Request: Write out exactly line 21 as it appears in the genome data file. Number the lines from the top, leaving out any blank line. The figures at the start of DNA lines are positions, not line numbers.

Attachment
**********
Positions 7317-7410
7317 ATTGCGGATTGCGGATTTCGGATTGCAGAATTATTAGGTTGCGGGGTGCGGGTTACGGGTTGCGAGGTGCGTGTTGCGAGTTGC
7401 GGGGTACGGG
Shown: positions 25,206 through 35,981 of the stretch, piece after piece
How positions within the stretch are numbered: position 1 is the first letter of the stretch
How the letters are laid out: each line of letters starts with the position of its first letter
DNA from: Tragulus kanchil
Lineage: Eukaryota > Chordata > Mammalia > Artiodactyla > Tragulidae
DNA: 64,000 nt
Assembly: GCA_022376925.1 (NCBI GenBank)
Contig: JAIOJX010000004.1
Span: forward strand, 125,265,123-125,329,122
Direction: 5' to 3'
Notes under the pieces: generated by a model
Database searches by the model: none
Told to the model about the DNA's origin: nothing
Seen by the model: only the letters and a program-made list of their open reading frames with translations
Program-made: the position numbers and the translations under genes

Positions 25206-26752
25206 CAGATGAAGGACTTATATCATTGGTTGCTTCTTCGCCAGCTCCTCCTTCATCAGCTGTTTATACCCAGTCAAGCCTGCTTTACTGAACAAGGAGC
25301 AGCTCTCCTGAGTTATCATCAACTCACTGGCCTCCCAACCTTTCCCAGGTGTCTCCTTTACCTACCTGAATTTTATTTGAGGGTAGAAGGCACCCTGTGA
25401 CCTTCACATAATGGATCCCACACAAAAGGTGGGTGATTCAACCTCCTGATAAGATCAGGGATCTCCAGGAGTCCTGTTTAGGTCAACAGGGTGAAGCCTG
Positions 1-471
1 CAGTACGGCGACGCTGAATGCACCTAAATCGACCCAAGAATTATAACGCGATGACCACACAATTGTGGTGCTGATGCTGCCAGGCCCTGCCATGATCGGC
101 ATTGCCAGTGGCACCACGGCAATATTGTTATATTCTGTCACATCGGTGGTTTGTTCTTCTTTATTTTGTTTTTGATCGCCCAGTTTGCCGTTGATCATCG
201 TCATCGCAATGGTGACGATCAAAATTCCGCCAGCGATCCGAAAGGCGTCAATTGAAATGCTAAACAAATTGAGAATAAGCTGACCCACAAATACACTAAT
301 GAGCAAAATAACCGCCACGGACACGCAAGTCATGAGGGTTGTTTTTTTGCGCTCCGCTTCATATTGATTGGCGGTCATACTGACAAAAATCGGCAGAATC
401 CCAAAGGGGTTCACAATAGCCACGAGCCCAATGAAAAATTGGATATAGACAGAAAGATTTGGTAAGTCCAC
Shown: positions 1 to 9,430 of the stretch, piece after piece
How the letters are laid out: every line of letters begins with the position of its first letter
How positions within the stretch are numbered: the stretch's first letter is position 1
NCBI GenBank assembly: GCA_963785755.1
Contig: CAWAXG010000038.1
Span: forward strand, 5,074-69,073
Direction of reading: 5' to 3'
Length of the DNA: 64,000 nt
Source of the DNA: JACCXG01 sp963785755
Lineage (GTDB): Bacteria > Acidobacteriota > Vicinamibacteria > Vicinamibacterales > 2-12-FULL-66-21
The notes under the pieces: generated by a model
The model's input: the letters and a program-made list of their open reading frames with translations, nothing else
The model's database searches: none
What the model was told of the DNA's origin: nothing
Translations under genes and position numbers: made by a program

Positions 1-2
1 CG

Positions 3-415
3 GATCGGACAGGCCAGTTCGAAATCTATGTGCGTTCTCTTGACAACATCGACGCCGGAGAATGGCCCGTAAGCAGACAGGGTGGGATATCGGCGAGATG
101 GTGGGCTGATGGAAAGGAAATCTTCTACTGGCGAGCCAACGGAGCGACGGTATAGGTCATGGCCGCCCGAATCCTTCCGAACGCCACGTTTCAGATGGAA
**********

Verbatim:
25301 AGCTCTCCTGAGTTATCATCAACTCACTGGCCTCCCAACCTTTCCCAGGTGTCTCCTTTACCTACCTGAATTTTATTTGAGGGTAGAAGGCACCCTGTGA